Hi, Chris. My name is Paul.
I wanted to know the best cooling for overclocking. What's the difference between air cooling and water cooling? I was thinking of doing water cooling, but I heard it's bad.
Answer by catchatyou · Jul 14, 2010 at 03:00 AM
If you really wanted to contact Chris, you could always email him. This is a community powered site. Chris doesn't respond to every question...Especially when you don't have proper capitalization and punctuation.
Answer by Seb · Jul 14, 2010 at 03:39 AM
You've been misinformed.
Water is around about 200 times more thermoconductive than air, so liquid cooling is great for overclockers. Even wood is more thermoconductive than air (by at least 2x). There are also liquids such as mineral oil (which is used as a form of coolant), which has dielectric properties so if it leaks it won't ruin your mainboard (though it'll still make a mess).
A fan has to do more work to pump (if you like) the air around quicker than a pump would have to. If you're going to become an overclock hobbyist, I suggest finding a case that is built for liquid cooling. Pumps last longer than fans, are quieter and use less electricity (and generate less heat, too).
edit: as it turns out according to this site, even the insulative plastic foam found in those foam cups is better at conducting heat than air is...
Answer by blackbird307 · Jul 14, 2010 at 04:08 AM
Water cooling is really good. Nice, cool and quiet. Problems are that it can damage system if leaks, and it's expense. There are some air fans out there that are effective and maintain a low noise level.
Answer by Jon Bach · Jul 14, 2010 at 06:48 PM
At Puget Systems, we think of water cooling as a great way to make extreme configurations (or overclocked configurations) quiet. If quiet is not a factor, then air cooling is simpler, cheaper, and less risk. With a standard or low end PC, air cooling is preferred, and done right is much quieter than liquid cooling. Simplicity is the key to reliability! So if you don't NEED water cooling, don't.
Or you can go the exact opposite route, and dunk it all in mineral oil :)
Answer by Razor512 · Jul 15, 2010 at 01:49 AM
Many air coolers now perform better than those liquid cooling kits. The only real belefit of liquid cooling is that you are able to have more radiators.
The last liquid cooling system I did for someone (about 1.5 years ago), had a quality pump and 3 radiators
it went like this. CPU> 120mm Radiator> GPU> 120mm Radiator > dual 120mm radiator
The top of the case had a area for a radiator then the back of the case had 2 mounding areas for 120mm fans so I added 2 radiators. Couldn't get the piping really neat due to the setup but it cooled well.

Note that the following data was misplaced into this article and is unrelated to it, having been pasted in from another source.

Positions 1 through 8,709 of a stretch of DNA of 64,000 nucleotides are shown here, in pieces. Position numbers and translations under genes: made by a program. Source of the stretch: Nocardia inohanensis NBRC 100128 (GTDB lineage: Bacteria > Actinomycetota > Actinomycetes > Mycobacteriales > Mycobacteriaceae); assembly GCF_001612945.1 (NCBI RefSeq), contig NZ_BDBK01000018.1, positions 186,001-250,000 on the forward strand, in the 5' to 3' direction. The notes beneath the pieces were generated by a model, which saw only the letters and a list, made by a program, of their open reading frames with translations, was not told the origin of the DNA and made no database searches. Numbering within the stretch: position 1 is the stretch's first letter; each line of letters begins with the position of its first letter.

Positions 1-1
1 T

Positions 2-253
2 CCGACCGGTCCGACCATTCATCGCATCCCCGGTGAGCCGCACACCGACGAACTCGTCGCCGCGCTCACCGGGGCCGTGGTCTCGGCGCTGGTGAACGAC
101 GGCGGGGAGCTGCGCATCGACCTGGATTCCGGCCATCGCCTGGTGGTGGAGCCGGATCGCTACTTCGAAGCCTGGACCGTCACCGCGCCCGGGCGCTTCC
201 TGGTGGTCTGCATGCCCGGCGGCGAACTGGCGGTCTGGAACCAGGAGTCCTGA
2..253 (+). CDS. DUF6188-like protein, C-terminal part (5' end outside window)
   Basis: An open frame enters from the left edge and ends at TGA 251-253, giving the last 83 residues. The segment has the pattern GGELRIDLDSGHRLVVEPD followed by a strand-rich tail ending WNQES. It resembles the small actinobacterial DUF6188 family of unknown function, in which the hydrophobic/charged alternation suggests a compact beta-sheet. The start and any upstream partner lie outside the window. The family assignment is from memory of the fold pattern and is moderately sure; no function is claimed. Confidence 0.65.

With air cooling, theres a limit to how much copper you can stack on your CPU as space is limited and the mounting areas can only handle a small amount of weight.
With liquid cooling you only get a benefit when you can provide a larger surface area for heat dissipation. You also have to take into account how much weight the pump can handle.
Also liquid cooling does not mean you can avoid case fans, as your chipsets and other various ships on the motherboard and the hard drive need to be cooled.
another warning. You can not place an external radiator outside of a window in the winter to boost cooling. The fluid will freeze and the fan will fail (I know people who tried)
For the size, a radiator provides more surface area than a standard air cooled heatsink due to it's design. (a air cooled heatpipe design cant work in a radiator as heatpipes are not efficient enough at transferring heat at that length)
Overall liquid cooling will provide better cooling but the systems are expensive and are high maintenance.
An air cooled system is significantly cheaper and provides cooling very close to that of a decent liquid cooling system.
Answer by Mousey · Jul 15, 2010 at 05:25 PM
Liquid cooling is fantastic if you're planning the clock the nuts off your hardware because it's incredibly efficient if your setup is done properly and is leak proof. However, With Overclocking brings the risk of blowing out hardware (As we all know), And with blowing out hardware brings replacing hardware, Which also brings having to unhook, drain, bleed, clean, re-attach, fill, bleed, test for leaks ect.
The only thing that'd put me off going for a liquid cooling setup is that my system's hardly ever fully assembled at any one time lol, It's a lot of maintenence but for keeping your temperatures in those lovely teens it's the best option short of hooking up a phase change system :P
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